In reality, Poland had no choice but to veto the proposal. Poland relies on coal-fired power plants to produce nearly 95 percent of all its electricity. If the EU were to adopt more stringent CO2 reduction goals, Poland would be faced with the monumental task of revamping its entire power sector in order to achieve the more ambitious CO2 reduction targets. No other EU member state relies on coal to the extent Poland does to produce its electricity. If Poland were forced to reduce its CO2 emissions by more than 20 percent, it would have to shutter many of its existing power plants, as well as shelve its current plans to construct not fewer than 12 new coal-fired power plants within the next 10 years.
While Poland is taking steps to develop alternative sources of energy, such as nuclear, wind and natural gas, most experts agree that alternative energy sources together will not come close to satisfying Poland's energy needs. For the foreseeable future, therefore, Poland has no choice but to use coal to satisfy domestic demand for energy.
In fairness, Poland is on track to achieve a 20 percent reduction in greenhouse gas emissions by 2020. Beginning next year energy costs are expected to jump as Poland begins to gradually reduce the number of emission allowances currently given to the power sector for free under Poland's National Allocation Plan. In anticipation of the increase in the cost for such emission allowances, Polish industry and power plants have begun to invest in newer technologies to reduce CO2 emissions; however, even the newest technology will not enable Poland to achieve the more ambitious CO2 reductions sought by the EU.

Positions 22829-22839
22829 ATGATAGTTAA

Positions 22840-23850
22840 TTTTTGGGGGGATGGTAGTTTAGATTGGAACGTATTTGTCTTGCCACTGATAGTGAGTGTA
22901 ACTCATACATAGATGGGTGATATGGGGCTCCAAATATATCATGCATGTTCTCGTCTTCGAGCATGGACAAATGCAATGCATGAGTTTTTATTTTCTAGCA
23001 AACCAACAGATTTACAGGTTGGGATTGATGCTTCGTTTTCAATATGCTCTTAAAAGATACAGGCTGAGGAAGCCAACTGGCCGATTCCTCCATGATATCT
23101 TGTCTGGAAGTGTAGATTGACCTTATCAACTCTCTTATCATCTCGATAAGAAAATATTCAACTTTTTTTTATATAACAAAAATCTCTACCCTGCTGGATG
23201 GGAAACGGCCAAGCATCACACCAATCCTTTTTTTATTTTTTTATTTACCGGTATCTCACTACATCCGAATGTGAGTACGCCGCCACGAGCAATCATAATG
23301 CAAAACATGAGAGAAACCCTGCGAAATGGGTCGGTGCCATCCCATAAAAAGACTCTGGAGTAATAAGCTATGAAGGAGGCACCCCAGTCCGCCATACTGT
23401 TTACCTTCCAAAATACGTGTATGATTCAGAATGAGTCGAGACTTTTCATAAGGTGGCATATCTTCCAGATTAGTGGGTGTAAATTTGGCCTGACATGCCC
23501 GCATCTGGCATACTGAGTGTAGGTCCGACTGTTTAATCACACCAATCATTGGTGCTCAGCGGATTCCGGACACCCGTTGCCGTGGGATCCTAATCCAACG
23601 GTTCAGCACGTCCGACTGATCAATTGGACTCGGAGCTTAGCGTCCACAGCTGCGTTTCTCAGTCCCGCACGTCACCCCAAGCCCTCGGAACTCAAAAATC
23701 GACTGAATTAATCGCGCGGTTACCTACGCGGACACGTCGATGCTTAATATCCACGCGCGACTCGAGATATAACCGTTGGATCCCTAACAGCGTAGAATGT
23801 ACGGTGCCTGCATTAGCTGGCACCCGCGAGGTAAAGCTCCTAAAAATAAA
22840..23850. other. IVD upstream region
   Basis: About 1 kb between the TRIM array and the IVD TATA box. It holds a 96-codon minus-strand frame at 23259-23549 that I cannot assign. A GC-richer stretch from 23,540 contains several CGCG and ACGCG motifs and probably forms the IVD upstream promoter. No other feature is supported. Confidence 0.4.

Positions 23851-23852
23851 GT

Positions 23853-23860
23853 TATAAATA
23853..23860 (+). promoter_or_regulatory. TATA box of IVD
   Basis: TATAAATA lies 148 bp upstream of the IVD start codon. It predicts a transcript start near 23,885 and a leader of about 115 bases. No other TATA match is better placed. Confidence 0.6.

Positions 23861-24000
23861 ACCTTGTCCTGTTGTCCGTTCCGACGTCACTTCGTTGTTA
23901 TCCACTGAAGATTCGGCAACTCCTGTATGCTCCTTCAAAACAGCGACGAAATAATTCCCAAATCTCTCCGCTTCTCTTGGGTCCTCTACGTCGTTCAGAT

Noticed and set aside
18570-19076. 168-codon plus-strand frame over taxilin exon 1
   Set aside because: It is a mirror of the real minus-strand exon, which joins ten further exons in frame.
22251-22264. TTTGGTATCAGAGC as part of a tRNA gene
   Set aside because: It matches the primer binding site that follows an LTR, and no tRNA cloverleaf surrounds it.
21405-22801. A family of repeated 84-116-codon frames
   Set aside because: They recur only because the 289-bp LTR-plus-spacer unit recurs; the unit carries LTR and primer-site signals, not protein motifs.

If the EU expects Poland to agree to further CO2 reductions beyond the current 20 percent threshold, the EU will need to commit substantial financial resources to Poland beyond what is currently available to modernize its power sector. Until the EU agrees to provide Poland with such financial assistance, Poland will have no choice but to continue to veto each and every future EU proposal to impose mandatory CO2 reductions beyond the current 20 percent threshold.
Paul Fogo is a senior attorney with Miller, Canfield, W. Babicki, A. Chelchowski & Partners.